DIY_eJuice
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EuroFlavor Vanilla Cheesecake https://ift.tt/2GeyZYe

Flavor description from EuroFlavor: "Rich, creamy, sweet cheesecake baked to perfection. The perfect balance between sweet cheese and rich creaminess."

Testing Setup: Recurve RDA with a four-wrap SS316L single clapton at 0.33 ohms. Cotton wicks. 30 watts.

Flavor Notes: If you're looking for a New York Cheesecake, this ain't it. With a strong bite and almost brash flavor, this is without a doubt a more traditional cheesecake.

As a SNV, there's an almost overwhelming dark, deep vanilla note that's very reminiscent of a vanilla extract. The flavor isn't far off from the CAP French Vanilla profile in terms of richness. There's a tangy bite that's sticky on the tongue. It's a quick-hitting sharpness that I would expect to be heavy and sour, but it's significantly more sweet and tangy. There's a slight creamy dairy taste but no creamy mouthfeel whatsoever. There's just the slightest hint of what I'd call smokiness. I'm guessing this might be a graham note, but it's weird, and I'm not a fan. On the density spectrum, I'd put it right in the middle- not heavy, not wispy, very meek throat hit. Overall, this tastes like a lot of cheesecake with almost no crust.

After a one month steep, the overall flavor softens up tremendously, particularly the vanilla note. The softer, more uniform taste creates a smoother mouthfeel which is more in line of what I'd expect with a cheesecake. In regards to a cheesecake body, there's a stronger sweet cream note that isn't very heavy. The tang is still there, but it's not as bold or obnoxious as before, and it doesn't leave the unpleasant stickiness in my mouth like it did previously. There is no discernible graham/crust note which means 1) it was never there to begin with (and the slight smokiness that I previously tasted was just an off note) or 2) it completely steeps out. It needs some assistance in that area for sure.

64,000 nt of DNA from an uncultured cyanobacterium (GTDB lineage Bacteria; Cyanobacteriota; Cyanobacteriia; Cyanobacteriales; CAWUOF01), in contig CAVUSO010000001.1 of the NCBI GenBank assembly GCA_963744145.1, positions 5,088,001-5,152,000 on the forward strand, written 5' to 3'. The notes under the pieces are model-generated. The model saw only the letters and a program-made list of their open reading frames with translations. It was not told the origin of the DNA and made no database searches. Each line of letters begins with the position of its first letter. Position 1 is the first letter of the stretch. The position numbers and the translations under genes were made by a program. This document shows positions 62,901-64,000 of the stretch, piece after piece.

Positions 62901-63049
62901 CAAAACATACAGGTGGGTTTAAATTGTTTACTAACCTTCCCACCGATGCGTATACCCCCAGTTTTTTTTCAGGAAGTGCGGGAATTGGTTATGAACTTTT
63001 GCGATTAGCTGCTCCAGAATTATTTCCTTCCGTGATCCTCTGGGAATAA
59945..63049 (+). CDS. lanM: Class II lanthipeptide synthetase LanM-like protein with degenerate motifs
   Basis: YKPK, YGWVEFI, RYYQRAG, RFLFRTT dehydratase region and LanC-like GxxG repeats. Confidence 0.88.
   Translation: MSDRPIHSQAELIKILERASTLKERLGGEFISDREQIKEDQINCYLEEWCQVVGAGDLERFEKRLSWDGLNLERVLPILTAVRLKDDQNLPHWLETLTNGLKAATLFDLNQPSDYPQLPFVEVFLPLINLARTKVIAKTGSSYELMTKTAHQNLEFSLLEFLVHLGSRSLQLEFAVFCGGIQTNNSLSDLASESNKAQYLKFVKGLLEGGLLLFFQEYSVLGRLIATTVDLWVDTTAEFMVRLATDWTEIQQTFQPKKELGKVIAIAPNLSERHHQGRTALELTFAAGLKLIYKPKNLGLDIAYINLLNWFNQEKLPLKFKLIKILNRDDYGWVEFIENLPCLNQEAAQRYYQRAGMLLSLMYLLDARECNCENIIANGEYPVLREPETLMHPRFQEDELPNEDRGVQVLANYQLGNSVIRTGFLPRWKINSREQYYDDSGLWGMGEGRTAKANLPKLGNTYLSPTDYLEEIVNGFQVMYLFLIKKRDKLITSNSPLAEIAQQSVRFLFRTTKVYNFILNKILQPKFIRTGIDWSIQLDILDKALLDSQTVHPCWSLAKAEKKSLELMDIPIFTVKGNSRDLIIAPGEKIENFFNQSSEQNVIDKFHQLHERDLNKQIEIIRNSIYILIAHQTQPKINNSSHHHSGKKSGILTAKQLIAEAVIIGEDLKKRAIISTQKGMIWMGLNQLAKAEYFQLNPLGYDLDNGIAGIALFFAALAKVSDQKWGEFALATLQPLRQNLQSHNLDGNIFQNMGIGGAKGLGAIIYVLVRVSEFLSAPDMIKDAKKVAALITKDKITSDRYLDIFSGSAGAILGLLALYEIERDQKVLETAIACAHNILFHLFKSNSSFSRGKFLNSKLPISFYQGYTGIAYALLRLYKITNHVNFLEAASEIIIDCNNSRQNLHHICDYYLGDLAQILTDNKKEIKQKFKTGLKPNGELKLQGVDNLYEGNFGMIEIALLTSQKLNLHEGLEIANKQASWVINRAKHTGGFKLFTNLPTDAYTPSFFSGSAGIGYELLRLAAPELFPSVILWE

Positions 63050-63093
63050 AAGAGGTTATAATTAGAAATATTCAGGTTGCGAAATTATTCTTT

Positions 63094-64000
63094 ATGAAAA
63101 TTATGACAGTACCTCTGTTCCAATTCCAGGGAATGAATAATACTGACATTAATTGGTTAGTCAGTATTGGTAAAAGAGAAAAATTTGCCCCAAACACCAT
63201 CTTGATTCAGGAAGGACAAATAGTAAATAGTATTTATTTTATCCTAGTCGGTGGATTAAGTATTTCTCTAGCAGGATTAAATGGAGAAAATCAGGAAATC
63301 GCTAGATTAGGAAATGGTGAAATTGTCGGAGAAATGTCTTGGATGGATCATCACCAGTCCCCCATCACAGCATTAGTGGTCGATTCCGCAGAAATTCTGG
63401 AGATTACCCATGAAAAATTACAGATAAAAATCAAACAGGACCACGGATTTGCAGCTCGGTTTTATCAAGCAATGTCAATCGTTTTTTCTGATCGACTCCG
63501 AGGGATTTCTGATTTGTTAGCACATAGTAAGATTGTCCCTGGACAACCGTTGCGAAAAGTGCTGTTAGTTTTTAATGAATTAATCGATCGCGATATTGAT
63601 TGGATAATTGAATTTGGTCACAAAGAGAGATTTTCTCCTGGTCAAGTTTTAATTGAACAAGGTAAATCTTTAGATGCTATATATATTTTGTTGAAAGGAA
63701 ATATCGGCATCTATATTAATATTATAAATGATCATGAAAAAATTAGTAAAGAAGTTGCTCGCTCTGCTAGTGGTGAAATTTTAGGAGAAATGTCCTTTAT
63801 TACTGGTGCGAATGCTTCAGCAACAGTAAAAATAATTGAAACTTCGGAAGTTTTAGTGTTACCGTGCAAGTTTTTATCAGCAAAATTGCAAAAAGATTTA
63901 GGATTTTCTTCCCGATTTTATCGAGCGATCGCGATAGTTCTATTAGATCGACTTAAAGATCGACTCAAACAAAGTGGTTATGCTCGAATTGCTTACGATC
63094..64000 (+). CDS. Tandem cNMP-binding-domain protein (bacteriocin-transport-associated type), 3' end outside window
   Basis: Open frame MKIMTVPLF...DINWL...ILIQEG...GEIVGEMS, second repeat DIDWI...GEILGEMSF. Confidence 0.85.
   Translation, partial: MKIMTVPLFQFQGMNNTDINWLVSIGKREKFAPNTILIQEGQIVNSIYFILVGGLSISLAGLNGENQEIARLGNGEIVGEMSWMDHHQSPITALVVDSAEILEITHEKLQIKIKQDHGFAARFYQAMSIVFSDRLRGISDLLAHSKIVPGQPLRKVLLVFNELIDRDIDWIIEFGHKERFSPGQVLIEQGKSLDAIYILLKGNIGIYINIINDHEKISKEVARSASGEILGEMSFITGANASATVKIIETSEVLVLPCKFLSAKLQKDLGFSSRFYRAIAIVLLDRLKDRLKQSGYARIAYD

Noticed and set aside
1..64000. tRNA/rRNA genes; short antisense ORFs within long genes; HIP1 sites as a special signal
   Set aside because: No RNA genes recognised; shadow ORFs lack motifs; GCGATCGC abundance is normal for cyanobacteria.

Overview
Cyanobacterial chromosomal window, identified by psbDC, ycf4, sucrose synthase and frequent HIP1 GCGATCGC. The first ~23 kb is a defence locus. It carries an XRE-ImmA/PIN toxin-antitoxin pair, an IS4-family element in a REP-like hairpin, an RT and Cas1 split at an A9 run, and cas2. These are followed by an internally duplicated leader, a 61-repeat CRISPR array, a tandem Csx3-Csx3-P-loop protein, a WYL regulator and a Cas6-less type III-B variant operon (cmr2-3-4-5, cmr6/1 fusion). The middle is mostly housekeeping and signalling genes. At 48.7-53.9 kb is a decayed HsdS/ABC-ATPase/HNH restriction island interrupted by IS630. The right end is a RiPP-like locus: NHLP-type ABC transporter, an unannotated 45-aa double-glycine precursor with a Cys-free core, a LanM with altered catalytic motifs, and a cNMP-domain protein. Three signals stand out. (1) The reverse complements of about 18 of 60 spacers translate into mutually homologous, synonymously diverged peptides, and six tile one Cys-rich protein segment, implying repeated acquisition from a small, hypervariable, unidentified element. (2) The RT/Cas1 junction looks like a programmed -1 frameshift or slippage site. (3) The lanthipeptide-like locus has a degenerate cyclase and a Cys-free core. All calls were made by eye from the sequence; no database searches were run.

The vanilla remains dark and rich despite softening up, but I can't say the same for the richness of the actual filling. Compared to a NY cheesecake, the body is a lot lighter, and there's a very notable piquant sweetness. The sweetness is more natural than artificial- more of a sweet cream byproduct than an added sugar. There isn't a strong cheesy note which could be both a pro and a con depending on your palate. If someone put a gun to my head and told me I had to pick out a cheese note, I would say this leans in a more mascarpone direction rather than a cream cheese one, but this isn't something that sticks out much.

Overall, this flavor tastes like a crust-less, traditional cheesecake that was just slightly overdone. If you don't like the egginess of CAP Vanilla Custard or the rich vanilla note in CAP French Vanilla, you're not going to enjoy this flavor. I wouldn't say this flavor is eggy by any means, but the creamy dairy note seems to come from the same family as CAP VC, and the vanilla note is very similar to both vanilla profiles.

If you wanted to use this flavor as your lead in a mix, I'd stick to around 2% or so. Anything over 3% became nauseatingly tangy for me. 0.5%-1% is where I'd start if it were going to be used as an accent.